A writer I vaguely know from online but have never met in real life until tonight says to me, “You’re the one who writes all that domestic fiction.”
He’s drinking whiskey; I’m drinking gin. He was the closing reader; I was somewhere in the middle of the line-up. He read a story in which a man hits a moose with his car because he’s distracted by jealousy and suspicion. The man imagines the dead moose is his cheating wife. He strips the animal of its fur until it is nothing but cold meat. I read a story much like this one—a story in which a woman considers words a man says to her.
Whether this writer intends to insult when he says what he says about my writing, I’m not entirely certain. His gray eyes are at once both curious and reproachful, and I’m reminded of the man I’ve been sleeping with. Thad, short for Thaddeus, looked at me like that once after fucking. He said, “Humiliation turns you on, doesn’t it?” Pellets of ice were pinging my bedroom windows. I wanted to go out into the hailstorm. I wanted to know what it would feel like to be pelted by water, something I usually thought of as soft, turned hard and cold. Confessing this, which I didn’t think of at the time as a “confession,” is what prompted Thad’s pronouncement, or part of what prompted it anyway. There were other things.
“Humiliation” isn’t quite the word I would have used, yet it’s true I continue to sleep with Thad, though he has both a wife and a girlfriend, of which I am neither.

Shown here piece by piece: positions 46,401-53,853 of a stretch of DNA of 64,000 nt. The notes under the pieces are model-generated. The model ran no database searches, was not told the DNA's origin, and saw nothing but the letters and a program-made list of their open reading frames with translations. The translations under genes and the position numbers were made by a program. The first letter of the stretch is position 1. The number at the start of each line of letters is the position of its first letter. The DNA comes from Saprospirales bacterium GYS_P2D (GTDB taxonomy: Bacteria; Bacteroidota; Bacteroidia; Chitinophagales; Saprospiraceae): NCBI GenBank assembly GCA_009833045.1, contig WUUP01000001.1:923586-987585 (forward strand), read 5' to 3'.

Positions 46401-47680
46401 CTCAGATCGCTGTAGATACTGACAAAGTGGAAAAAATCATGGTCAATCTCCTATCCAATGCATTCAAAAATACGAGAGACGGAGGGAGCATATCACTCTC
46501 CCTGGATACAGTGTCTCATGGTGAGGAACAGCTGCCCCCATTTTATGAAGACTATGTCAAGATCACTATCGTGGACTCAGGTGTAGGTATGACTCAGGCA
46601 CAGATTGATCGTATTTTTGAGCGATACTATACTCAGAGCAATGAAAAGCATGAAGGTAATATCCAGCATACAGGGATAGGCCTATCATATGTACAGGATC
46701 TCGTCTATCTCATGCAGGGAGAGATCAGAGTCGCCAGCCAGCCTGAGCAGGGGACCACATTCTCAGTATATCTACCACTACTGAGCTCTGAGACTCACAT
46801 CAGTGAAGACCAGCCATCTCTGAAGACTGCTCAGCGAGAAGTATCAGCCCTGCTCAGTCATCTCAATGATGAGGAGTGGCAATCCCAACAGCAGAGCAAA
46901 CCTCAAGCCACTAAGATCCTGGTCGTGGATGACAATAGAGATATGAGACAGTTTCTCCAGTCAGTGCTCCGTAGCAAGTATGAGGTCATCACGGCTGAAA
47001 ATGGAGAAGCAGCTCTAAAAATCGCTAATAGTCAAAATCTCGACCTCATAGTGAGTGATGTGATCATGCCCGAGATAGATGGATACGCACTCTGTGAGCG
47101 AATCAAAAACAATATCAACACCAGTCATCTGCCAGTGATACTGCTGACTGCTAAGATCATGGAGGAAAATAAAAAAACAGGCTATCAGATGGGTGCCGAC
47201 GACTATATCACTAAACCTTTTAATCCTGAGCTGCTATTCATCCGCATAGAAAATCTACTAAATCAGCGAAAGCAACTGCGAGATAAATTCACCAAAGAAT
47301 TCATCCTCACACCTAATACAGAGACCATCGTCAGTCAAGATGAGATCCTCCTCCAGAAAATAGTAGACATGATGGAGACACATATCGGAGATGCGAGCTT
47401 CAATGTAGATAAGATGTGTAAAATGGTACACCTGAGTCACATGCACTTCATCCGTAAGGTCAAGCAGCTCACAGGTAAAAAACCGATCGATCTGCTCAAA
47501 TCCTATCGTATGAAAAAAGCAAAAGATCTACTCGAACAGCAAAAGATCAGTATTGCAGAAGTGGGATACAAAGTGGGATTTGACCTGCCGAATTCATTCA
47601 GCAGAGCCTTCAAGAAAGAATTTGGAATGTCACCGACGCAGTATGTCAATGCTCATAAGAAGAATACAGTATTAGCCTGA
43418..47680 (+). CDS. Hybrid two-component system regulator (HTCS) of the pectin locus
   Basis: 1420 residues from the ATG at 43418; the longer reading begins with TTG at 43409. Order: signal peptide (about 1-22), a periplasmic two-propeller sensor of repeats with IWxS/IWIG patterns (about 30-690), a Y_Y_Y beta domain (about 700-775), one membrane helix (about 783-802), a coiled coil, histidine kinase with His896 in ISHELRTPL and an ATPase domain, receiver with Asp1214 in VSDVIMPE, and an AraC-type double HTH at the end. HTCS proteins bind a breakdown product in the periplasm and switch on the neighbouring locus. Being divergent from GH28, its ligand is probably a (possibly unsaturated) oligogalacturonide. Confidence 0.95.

When I ponder the word “domestic,” I picture a 50s housewife in an apron-bedecked dress, a toilet brush in her slender, manicured hands. I picture that housewife on her knees, scrubbing the inside of the bowl into which her husband and children and herself all defecate. I picture her husband returning home unexpectedly to find her in this compromising position and being aroused by her turned-up bottom, her made-up face and hair hovering over the toilet. I picture him lifting her skirt and fucking her right there. Her humiliation turns them both on, but only he is humiliated by this fact. Only he fantasizes about killing her and stripping her of her fur.
That’s the kind of thing I write about. That’s the kind of thing that interests me. But this response doesn’t come to me until later. Even when this writer says, “Is fiction even the right word for what you write?” as it was with Thad when he said what he said about humiliation, at the bar after the reading I have no quick-witted reply. I say nothing worth reporting, nothing that would be very interesting in a story.
Michelle Ross is the author of three story collections: There’s So Much They Haven’t Told You, winner of the 2016 Moon City Short Fiction Award; Shapeshifting, winner of the 2020 Stillhouse Press Short Fiction Award (2021); and They Kept Running, winner of the 2021 Katherine Anne Porter Prize in Short Fiction (2022). Her work is included in Best Small Fictions, Best Microfiction, the Wigleaf Top 50, and the Norton anthology, Flash Fiction America. It’s received special mention in the Pushcart Prize anthology. She is fiction editor of Atticus Review.